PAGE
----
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David Szondy

DSCOVR, the NOAA's Earth observation and space weather satellite, being readied for launch...

Sunday's delayed launch means that NOAA's Deep Space Climate Observatory (DSCOVR) will wait at least a day before it can take up its job of helping warn of potentially damaging solar flares. If Monday's rescheduled liftoff goes as planned, the unmanned spacecraft will be on its way to a point between the Earth and the Sun, where it will act as a space weather observatory and early warning station.  Read More

The ALASA concept uses an expendable rocket dropped from a conventional aircraft to launch...

If you've ever dreamed of turning your municipal airport into a satellite launching facility, then DARPA has your number. At this week's 18th Annual Commercial Space Transportation Conference in Washington, DC, Bradford Tousley, director of DARPA’s Tactical Technology Office reported on the progress of the agency's Airborne Launch Assist Space Access (ALASA) program, which is designed to launch 100-lb (45-kg) satellites into low-Earth orbit using an expendable rocket dropped from a conventional aircraft.  Read More

GE's new Laser MicroJet drilling holes in high-pressure turbine blades (Photo: GE Aviation...

Turbine blades for use in jet engines need to be made of a hard, unyielding exotic material made to exact specifications, which means the drilling of tiny cooling holes in the blades runs the risk of ruining them. To prevent this from happening, GE is combining the heat of the laser beam with the cooling of the water jet to drill holes without weakening the blades.  Read More

The latest Falcon 9 launch has been delayed 24 hours (Photo: NASA/Kim Shiflett) Today's launch of NOAA's Deep Space Climate Observatory (DSCOVR) has been delayed 24 hours. With less than two and a half minutes on the clock, mission control placed the launch on hold due to problems in the first stage avionics and with one of the range safety radars.  Read More

Eve is capable of making and amending hypotheses based on testing (Photo: University of Ma...

Modern pharmaceuticals are a wonder of our age, but they also take years to develop at incredible cost. To shorten development time and increase economy, scientists at the Universities of Cambridge and Manchester have built Eve, an artificially-intelligent "robot scientist" that is not only faster and cheaper than its human counterparts, but has already identified a compound that could be used to fight malaria.  Read More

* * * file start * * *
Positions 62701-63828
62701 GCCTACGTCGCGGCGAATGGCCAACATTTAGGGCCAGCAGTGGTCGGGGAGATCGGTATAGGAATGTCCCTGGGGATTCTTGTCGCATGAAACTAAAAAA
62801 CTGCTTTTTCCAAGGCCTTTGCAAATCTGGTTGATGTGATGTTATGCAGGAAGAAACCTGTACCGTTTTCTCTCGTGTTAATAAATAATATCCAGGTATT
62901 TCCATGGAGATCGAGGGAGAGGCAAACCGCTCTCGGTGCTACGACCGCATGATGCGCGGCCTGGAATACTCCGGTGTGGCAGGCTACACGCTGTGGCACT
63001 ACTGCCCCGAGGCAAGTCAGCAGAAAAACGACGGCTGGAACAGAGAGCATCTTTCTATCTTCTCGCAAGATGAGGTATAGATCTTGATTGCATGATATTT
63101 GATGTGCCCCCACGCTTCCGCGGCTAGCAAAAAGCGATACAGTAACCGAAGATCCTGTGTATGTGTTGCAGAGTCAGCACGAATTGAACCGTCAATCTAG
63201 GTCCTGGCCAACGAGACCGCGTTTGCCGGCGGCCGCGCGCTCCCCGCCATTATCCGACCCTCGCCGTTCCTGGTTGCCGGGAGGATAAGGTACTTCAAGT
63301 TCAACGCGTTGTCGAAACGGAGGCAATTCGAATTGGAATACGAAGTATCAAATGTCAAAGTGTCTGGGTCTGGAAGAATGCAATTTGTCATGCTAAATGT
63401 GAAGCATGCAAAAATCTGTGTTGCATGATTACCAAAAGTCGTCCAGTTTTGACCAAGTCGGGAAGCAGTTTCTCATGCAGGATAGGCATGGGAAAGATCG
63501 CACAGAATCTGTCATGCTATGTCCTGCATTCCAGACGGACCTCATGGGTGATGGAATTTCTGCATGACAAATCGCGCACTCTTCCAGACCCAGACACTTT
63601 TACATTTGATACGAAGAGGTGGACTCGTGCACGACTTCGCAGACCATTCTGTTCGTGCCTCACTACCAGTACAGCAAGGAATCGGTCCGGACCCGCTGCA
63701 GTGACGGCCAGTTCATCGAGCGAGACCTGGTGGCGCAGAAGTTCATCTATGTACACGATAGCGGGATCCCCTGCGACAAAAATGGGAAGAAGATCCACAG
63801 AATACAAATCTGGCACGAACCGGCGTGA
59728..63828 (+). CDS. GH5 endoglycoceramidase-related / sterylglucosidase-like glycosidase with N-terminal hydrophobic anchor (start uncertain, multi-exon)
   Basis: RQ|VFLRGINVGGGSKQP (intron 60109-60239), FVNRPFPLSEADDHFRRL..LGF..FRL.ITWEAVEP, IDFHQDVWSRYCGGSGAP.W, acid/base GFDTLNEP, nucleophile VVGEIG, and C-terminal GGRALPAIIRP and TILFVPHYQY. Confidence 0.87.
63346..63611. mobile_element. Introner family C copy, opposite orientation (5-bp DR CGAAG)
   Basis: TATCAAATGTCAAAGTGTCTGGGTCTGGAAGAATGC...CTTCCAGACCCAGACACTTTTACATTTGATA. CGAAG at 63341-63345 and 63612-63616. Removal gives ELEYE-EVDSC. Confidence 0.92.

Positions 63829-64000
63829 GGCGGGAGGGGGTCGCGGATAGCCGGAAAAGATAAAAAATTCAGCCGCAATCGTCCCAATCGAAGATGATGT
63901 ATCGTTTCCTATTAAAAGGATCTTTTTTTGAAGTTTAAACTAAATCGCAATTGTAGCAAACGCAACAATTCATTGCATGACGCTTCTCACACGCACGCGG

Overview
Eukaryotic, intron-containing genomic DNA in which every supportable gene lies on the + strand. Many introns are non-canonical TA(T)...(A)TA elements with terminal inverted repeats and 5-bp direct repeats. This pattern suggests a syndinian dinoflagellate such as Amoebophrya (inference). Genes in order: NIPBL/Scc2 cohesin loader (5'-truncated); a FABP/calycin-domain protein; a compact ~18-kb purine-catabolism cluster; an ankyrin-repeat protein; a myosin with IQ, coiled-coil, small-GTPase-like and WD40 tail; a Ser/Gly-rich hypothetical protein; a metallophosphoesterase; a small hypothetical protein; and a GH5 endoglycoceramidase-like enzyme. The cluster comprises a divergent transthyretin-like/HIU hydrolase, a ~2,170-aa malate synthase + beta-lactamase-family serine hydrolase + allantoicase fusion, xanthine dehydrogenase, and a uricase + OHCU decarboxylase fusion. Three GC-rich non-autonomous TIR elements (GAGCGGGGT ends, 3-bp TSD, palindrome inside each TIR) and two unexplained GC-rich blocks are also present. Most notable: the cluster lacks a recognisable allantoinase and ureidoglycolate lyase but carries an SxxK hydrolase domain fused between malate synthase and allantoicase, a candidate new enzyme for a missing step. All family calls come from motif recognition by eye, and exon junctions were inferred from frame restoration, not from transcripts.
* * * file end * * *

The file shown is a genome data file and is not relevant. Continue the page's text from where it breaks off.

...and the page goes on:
The Phantom Drophead Coupé 'Nighthawk' is part of Rolls-Royce's Bespoke collection

The Rolls-Royce badge has graced everything from luxury cars to nuclear reactors, but stealth aircraft have been a miss until now... sort of. As part of its Bespoke Collection, the upmarket car maker is showing off its high-tech street cred with its Phantom Drophead Coupé "Nighthawk". The limited edition aimed at the North American Market recently had its first public drive in Phoenix, Arizona and takes its cues from cutting-edge stealth aircraft.  Read More

Pluto and its moon Charon (Image: NASA/JHU APL/SwRI)

NASA's New Horizons deep space probe to Pluto and beyond has sent back its first images since waking up in December. Taken by the unmanned spacecraft's Long-Range Reconnaissance Imager (LORRI) on January 25 and 27, it took until Wednesday to download the image data due to the great distance and bandwidth limitations, and shows the dwarf planet and its moon Charon.  Read More

Artist's concept of the Europa Clipper (Image: NASA/JPL-Caltech)

Another celestial body has been added to NASA's bucket list as the space agency officially asks the US Congress for US$30 million for the first mission aimed at exploring Jupiter’s moon Europa. Part of the FY 2015 NASA Planetary Science budget, it would fund further development of an unmanned probe to study place in the Solar System outside of Earth where life may exist.  Read More

SAFFiR in a rain suit putting out a shipboard fire (Photo: US Navy)

If there's one job that a person would probably prefer to lose to a robot, it would be fighting fires aboard ships. To help make such a vision a reality, the US Navy and the Office of Naval Research (ONR) released details of demonstration exercises conducted by their Shipboard Autonomous Firefighting Robot (SAFFiR) aboard the fire training ship USS Shadwell last November.  Read More

The component will be used to help reconstruct EDSAC

A piece of cybernetic history returned home as a long-lost component of the Electronic Delay Storage Automatic Calculator (EDSAC), one of the first practical general purpose computers, was returned to Britain from the United States. The electronics chassis was given to the The National Museum of Computing (TNMOC) at Bletchley Park, where it will be used as part of the EDSAC reconstruction project and raises the possibility that more surviving parts may be recovered in the future.  Read More

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